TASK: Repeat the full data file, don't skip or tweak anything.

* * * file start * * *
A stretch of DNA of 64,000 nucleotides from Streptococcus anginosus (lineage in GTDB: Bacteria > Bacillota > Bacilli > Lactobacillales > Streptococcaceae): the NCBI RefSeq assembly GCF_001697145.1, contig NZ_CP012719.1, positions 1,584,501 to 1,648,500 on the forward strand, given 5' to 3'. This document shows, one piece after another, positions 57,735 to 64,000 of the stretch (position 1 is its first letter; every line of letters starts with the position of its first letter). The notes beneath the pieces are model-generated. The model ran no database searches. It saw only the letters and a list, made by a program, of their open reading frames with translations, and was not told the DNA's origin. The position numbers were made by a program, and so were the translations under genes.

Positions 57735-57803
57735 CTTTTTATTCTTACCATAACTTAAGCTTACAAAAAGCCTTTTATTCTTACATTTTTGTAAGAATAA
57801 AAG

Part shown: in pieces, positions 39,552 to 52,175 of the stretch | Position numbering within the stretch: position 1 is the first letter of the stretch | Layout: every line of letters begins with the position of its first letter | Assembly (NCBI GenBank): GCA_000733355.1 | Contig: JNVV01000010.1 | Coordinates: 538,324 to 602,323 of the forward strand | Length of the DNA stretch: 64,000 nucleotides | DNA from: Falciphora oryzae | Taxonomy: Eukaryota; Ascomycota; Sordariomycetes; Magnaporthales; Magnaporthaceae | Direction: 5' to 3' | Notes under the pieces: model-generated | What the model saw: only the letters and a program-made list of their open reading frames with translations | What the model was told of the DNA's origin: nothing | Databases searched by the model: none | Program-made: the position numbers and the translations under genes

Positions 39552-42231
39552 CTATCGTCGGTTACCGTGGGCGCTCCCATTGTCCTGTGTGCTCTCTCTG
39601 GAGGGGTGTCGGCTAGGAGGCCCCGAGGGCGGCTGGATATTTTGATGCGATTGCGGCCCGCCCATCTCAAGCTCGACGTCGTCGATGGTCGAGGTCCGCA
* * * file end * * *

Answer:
A stretch of DNA of 64,000 nucleotides from Streptococcus anginosus (lineage in GTDB: Bacteria > Bacillota > Bacilli > Lactobacillales > Streptococcaceae): the NCBI RefSeq assembly GCF_001697145.1, contig NZ_CP012719.1, positions 1,584,501 to 1,648,500 on the forward strand, given 5' to 3'. This document shows, one piece after another, positions 57,735 to 64,000 of the stretch (position 1 is its first letter; every line of letters starts with the position of its first letter). The notes beneath the pieces are model-generated. The model ran no database searches. It saw only the letters and a list, made by a program, of their open reading frames with translations, and was not told the DNA's origin. The position numbers were made by a program, and so were the translations under genes.

Positions 57735-57803
57735 CTTTTTATTCTTACCATAACTTAAGCTTACAAAAAGCCTTTTATTCTTACATTTTTGTAAGAATAA
57801 AAG

Part shown: in pieces, positions 39,552 to 52,175 of the stretch | Position numbering within the stretch: position 1 is the first letter of the stretch | Layout: every line of letters begins with the position of its first letter | Assembly (NCBI GenBank): GCA_000733355.1 | Contig: JNVV01000010.1 | Coordinates: 538,324 to 602,323 of the forward strand | Length of the DNA stretch: 64,000 nucleotides | DNA from: Falciphora oryzae | Taxonomy: Eukaryota; Ascomycota; Sordariomycetes; Magnaporthales; Magnaporthaceae | Direction: 5' to 3' | Notes under the pieces: model-generated | What the model saw: only the letters and a program-made list of their open reading frames with translations | What the model was told of the DNA's origin: nothing | Databases searched by the model: none | Program-made: the position numbers and the translations under genes

Positions 39552-42231
39552 CTATCGTCGGTTACCGTGGGCGCTCCCATTGTCCTGTGTGCTCTCTCTG
39601 GAGGGGTGTCGGCTAGGAGGCCCCGAGGGCGGCTGGATATTTTGATGCGATTGCGGCCCGCCCATCTCAAGCTCGACGTCGTCGATGGTCGAGGTCCGCA